Unpacking The Eco Question
When it comes to eco-friendly operation, the food manufacturing industry has plenty of scope for making a significant difference. Whether it’s refrigeration, logistics, waste or packaging, companies are awash with solutions and suggestions. We asked this year’s Foodex exhibitors how they’re doing their part for the environment.
What are the biggest considerations for the environment within the industry today?
“The biggest challenge for the food industry in the next 3 to 5 years will be the progressive move towards recyclable packaging, in particular the reduction of plastic in packaging,” say vacuum pump specialists Atlas Copco Compressors. “A great example of this is the coffee cup. It is estimated that 2.5 billion are thrown away every year in the UK, yet only 1 in 400 are recycled. Designing economically variable and scalable solutions to issues like these is a big challenge, but also a great opportunity for the industry to lead the world and positively impact other sectors.”
Packaging giant, MULTIVAC, agrees: “Plastic reduction is one of the main topics for us at Foodex this year. Since the recent launch of the UK’s new agenda for the environment and The Courtauld Agreement 2025, the reduction of avoidable plastic packaging waste is one of the hottest topics for UK food producers today. We have started to see retailers respond to these agendas; Iceland announced their plans to go plastic free, Aldi’s own-label products’ packaging aim to be recyclable, reusable or compostable by 2022 and Asda’s target is to reduce its plastic in packaging by 10% this year. It is important for us to work together with our customers to meet the demands of the retailers to offer solutions to reduce plastic packaging waste within the industry.”
And leading UK packaging machinery supplier, ULMA have their eye on government targets too. They observe: “The overall environmental impact of the packaging processes, materials and systems used are key considerations for many companies. This is especially the case in the UK whereby the government is aiming to eliminate all avoidable plastic waste, including packaging, by 2042.”
What measures are you taking to ensure you are being as eco-friendly as possible?
“ULMA Packaging is dedicated to developing systems, which not only deliver exceptional packaging results with reduced downtime on the production line, but also reduce waste and energy consumption. Many of our packaging machines help to decrease waste while improving productivity. A great example of this is our award-winning TFS407R system, which has been designed to reduce film waste by up to 40%.”
“Energy efficiency and environmental considerations should be at the core of any product designed for the food industry,” say Atlas Copco. “A great example is the latest innovations in vacuum pump technology: to reduce energy consumption and carbon footprint, new pumps now incorporate variable speed drive, lower environmental emissions (e.g. oil, noise) and accurate pressure control. The ability to accurately set vacuum pressure ensures consistent product quality whilst also guaranteeing eco-friendly operation with less energy waste. Our GHS VSD+ cuts your energy costs by an average 50% and increases production speed by up to 10%.”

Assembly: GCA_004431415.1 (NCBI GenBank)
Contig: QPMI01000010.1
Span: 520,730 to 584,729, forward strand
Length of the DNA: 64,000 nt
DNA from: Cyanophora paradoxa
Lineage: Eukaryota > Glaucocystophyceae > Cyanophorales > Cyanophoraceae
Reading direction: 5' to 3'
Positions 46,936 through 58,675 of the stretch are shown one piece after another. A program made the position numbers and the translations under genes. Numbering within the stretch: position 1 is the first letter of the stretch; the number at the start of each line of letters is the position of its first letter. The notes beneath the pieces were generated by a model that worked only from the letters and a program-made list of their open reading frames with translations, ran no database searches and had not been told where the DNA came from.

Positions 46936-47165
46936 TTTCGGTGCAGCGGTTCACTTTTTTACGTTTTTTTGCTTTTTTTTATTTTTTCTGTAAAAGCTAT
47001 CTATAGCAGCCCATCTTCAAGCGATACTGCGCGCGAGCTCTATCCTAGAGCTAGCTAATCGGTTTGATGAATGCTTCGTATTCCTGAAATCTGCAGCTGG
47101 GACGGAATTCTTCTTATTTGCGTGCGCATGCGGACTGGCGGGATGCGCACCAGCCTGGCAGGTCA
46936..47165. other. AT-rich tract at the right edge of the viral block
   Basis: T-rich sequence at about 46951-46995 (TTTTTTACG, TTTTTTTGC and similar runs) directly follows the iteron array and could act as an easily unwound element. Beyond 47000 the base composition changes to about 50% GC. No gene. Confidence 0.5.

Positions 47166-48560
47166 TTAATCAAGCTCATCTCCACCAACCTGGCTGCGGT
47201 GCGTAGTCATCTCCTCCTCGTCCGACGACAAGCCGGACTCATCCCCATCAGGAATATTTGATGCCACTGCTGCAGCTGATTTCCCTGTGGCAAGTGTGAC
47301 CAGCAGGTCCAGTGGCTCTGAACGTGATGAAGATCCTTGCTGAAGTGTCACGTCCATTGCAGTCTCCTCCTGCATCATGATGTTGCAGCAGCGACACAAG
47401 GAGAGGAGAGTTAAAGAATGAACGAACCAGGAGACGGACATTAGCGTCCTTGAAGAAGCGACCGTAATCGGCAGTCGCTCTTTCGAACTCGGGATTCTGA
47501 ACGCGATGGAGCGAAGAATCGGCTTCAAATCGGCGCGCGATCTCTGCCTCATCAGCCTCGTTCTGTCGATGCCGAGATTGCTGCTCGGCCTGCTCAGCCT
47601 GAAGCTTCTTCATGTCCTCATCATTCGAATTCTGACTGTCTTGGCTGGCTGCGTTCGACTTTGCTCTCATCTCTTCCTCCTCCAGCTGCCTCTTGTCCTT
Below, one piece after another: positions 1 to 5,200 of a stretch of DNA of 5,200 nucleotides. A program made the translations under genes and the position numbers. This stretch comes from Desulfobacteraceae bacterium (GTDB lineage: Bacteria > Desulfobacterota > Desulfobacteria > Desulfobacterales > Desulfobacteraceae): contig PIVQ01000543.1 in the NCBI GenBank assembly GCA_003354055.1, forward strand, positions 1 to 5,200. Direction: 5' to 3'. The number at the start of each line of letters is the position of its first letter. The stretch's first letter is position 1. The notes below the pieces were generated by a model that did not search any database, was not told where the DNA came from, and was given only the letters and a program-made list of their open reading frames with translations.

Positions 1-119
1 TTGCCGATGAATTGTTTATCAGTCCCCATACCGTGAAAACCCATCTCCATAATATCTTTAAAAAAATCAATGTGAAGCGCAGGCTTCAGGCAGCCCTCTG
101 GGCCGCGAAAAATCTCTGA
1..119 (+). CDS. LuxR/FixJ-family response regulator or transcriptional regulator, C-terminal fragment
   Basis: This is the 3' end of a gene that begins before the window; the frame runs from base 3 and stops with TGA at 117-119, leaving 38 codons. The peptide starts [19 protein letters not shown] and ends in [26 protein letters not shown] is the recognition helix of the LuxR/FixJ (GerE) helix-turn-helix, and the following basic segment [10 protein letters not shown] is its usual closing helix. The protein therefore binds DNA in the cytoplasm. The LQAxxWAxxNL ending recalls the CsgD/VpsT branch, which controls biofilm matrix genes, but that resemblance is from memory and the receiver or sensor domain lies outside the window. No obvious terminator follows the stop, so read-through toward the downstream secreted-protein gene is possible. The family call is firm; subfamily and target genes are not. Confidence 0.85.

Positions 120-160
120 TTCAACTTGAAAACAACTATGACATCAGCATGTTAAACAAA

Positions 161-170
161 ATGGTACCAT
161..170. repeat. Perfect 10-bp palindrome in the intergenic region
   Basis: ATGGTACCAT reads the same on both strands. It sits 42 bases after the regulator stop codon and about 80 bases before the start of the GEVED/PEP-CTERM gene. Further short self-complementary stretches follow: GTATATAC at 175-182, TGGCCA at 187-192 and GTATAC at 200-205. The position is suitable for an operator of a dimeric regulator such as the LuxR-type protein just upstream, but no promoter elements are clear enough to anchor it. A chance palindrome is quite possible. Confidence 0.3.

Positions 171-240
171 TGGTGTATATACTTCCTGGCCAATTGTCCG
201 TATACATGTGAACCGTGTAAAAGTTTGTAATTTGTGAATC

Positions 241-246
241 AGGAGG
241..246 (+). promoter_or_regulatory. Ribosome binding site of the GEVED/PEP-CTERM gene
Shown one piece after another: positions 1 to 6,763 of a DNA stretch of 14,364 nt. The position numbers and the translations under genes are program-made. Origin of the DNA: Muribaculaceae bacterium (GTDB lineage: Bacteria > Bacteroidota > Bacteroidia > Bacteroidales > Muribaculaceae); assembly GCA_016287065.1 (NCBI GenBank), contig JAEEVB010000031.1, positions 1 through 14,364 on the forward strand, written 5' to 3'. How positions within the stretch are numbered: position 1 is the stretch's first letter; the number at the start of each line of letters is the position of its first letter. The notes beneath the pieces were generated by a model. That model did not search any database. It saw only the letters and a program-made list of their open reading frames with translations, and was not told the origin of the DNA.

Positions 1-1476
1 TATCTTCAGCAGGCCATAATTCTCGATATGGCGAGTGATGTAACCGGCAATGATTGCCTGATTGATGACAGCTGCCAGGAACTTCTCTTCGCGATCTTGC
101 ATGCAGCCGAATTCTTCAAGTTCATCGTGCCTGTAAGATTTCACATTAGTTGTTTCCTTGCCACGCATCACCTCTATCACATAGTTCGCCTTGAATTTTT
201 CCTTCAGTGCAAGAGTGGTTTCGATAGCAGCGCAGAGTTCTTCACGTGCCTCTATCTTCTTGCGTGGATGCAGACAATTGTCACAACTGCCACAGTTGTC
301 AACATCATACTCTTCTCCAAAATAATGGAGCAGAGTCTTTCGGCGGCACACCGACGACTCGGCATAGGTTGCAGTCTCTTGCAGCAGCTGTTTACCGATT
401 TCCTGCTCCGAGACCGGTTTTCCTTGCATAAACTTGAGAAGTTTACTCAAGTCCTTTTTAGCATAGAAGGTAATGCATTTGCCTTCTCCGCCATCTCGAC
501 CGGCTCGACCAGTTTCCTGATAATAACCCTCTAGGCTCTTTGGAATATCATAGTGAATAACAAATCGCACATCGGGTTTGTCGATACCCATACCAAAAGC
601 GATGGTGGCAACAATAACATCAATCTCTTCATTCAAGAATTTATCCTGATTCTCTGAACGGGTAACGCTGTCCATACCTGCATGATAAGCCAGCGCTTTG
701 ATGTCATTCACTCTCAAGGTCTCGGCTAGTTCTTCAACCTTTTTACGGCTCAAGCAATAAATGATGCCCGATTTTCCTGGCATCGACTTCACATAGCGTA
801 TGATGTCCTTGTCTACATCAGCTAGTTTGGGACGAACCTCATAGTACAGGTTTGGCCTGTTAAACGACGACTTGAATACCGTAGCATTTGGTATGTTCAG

And in just one of its responses to environmentally-friendly targets, MULTIVAC has, “developed its packaging machinery to be more economical. All packaging machines now run from Servo Motor Control Systems, which significantly reduces the machine’s requirement for compressed air. MULTIVAC machines can also be specified to produce a reduced amount of edge trim during the forming of a pack so that less material is used and less material is wasted during production.”
What other steps do you think the industry as a whole could make to help the environment and reduce its waste and carbon footprint further?
“Investing in technology to create packaging systems that continue to push the boundaries of reducing energy consumption and waste will be increasingly important for businesses. This is especially true as environmental obligations are likely to become more stringent over time, as the volume of legislation and regulations increases.” say ULMA.
Meanwhile, MULTIVAC is thinking outside the box. They say: “The industry should adapt their packaging to make an impact in helping the environment and reducing waste and carbon footprint. An example of how they could do this is by replacing premade trays for an in-line thermoformed pack. A typical 750-micron tray could be replaced by 350-micron film, which then means one transport container of premade trays would be replaced by a pallet of film, reducing not only plastic but also transport, logistics and storage.”
MULTIVAC also posits that “Making a move towards more readily recyclable products can make a difference, however, the current challenge is the broader implication of having an ineffective infrastructure to the recycle waste material. There needs to be an improvement in the facilities and infrastructure available so that packaging can be more easily recycled.”
It’s safe to say that our exhibitors are one step ahead of the packaging trends and demands. In answer to the clear call for a plummet in plastic packaging, they have a wealth of responses and alternatives to help companies meet that important environmental directive and more. They will be on hand throughout Foodex to demonstrate, advise and find the right solution so you can get your packaging all wrapped up. Find our blog contributors at the following locations:
Atlas Copco Utility Vacuum
ULMA Packaging & Automation